Some preliminary solvent extraction studies were carried out from sodium hydroxide solutions in order to evaluate the feasibility of extracting gallium from untreated spent Bayer process liquor using the HLLE technique. However, extraction of gallium was very poor from these solutions.1H NMR showed that saponification of the Kelex® 100 extractant occurred at high sodium hydroxide concentrations (spectra shown in ESI, Fig. S3). This prevents the extractant from functioning properly, as protonation of the hydroxo ligands bound to gallium is an integral part of the extraction mechanism (eqn (1)).20 HLLE from sodium hydroxide solutions was thus not investigated any further. In contrast, gallium was extracted very efficiently from carbonate solutions by Kelex® 100 diluted in [EhEhT23]2[SO4]. Therefore, [EhEhT23]2[SO4] is proposed as a diluent for the extraction of gallium(III) by Kelex® 100 from carbonated Bayer process liquor, rather than untreated Bayer process liquor. Carbonation is a process in which CO2 is injected in the Bayer liquor in order to reduce the pH and partly precipitate the aluminum present in the solution.14 This process converts most of the sodium hydroxide in solution to sodium carbonate. As a result of the carbonation, the Ga/Al ratio in the liquor increases and the solvent extraction of gallium(III) becomes possible using [EhEhT23]2[SO4] in a HLLE process. As mentioned above, carbonation is not required if the more hydrophobic [HHT12][Tf2N] is used as diluent, as the extractant does not saponify in this ionic liquid even under highly alkaline conditions. The decrease of the pKa of the extractant in [EhEhT23]2[SO4] can be attributed to the high water content of the ionic-liquid rich phase, even after demixing, facilitating the stabilization of charged species.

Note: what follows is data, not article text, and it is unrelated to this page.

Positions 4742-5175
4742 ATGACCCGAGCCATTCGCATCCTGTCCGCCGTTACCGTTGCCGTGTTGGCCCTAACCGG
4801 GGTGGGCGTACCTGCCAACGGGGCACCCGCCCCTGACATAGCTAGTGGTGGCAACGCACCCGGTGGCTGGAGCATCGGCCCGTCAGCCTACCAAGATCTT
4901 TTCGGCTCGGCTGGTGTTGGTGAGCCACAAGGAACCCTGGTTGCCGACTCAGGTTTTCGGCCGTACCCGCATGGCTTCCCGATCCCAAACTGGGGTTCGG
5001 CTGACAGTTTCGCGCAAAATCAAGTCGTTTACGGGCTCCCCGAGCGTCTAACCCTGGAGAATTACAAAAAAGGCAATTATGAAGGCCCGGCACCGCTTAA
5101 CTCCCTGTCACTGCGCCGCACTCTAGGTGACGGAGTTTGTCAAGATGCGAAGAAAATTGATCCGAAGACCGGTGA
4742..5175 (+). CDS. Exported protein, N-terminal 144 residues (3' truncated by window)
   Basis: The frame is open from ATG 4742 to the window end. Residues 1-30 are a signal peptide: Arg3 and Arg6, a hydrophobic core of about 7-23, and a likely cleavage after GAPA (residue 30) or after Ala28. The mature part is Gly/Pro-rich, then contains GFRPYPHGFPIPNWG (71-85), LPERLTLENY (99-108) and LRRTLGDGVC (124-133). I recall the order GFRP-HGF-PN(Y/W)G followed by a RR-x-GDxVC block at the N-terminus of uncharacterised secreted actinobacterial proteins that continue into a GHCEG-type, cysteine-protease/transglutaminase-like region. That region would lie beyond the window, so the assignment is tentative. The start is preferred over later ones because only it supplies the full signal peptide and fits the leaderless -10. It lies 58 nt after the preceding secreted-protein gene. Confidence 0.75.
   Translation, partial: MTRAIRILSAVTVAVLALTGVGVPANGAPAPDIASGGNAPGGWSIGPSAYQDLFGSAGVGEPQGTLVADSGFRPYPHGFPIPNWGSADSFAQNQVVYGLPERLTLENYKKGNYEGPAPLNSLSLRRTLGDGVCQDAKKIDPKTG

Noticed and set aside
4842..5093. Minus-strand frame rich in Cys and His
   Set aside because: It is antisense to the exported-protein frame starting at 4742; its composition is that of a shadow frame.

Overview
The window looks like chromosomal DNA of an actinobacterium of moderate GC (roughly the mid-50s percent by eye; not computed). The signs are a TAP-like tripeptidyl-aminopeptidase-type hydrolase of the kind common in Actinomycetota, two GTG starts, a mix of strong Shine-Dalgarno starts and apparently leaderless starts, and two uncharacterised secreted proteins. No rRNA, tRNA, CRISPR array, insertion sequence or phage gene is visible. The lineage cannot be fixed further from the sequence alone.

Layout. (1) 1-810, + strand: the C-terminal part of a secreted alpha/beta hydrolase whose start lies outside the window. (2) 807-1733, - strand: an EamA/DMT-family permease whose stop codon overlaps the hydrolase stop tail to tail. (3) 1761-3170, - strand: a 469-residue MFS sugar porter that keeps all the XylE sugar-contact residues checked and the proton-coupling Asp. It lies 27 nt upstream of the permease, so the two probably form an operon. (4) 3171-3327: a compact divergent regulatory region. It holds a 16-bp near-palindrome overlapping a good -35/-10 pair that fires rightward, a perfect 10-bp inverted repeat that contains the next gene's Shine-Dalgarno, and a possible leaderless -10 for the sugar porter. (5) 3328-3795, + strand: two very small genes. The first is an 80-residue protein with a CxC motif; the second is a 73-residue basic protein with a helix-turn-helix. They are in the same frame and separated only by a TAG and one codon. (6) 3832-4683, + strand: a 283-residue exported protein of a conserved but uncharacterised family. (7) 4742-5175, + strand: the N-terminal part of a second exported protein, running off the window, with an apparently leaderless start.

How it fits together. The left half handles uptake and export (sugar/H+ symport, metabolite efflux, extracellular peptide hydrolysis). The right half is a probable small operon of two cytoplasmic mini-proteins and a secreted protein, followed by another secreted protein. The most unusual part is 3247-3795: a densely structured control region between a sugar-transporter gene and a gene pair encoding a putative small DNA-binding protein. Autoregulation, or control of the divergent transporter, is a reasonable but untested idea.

Phase behavior of [EhEhT23]2[SO4] with concentrated salt solutions

The chief solutes in carbonated Bayer process liquor are sodium carbonate and unreacted sodium hydroxide. These act as salting-out agents that induce phase separation of the organic and aqueous phases upon heating. Since the ionic liquid exhibits lower critical solution temperature (LCST) behavior with aqueous salt solutions, the binodal curve is expected to be roughly U-shaped, with the cloud point temperature reaching a minimum at the critical point. However, the critical point of the systems investigated here occurs at very low aqueous to organic phase ratios, which are of little practical relevance for solvent extraction. Therefore, only the latter part of the phase diagram is investigated, in which the cloud point temperature (CPT) rises with increasing mass fractions of aqueous salt solution. In addition to the mass fraction of aqueous salt solution (χm,aq), several other factors also influence the CPT of a certain mixture, including the Kelex® 100 mass fraction, the nature of the salting-out agent, and its concentration. The constructed phase diagrams are shown in Fig. 3 and 4.
image file: c9dt04623b-f3.tif
Fig. 3 Variation of cloud point temperature of [EhEhT23]2[SO4] and sodium hydroxide solutions with the composition of the mixture.

image file: c9dt04623b-f4.tif
Fig. 4 Variation of cloud point temperature of [EhEhT23]2[SO4] and sodium carbonate solutions with the composition of the mixture.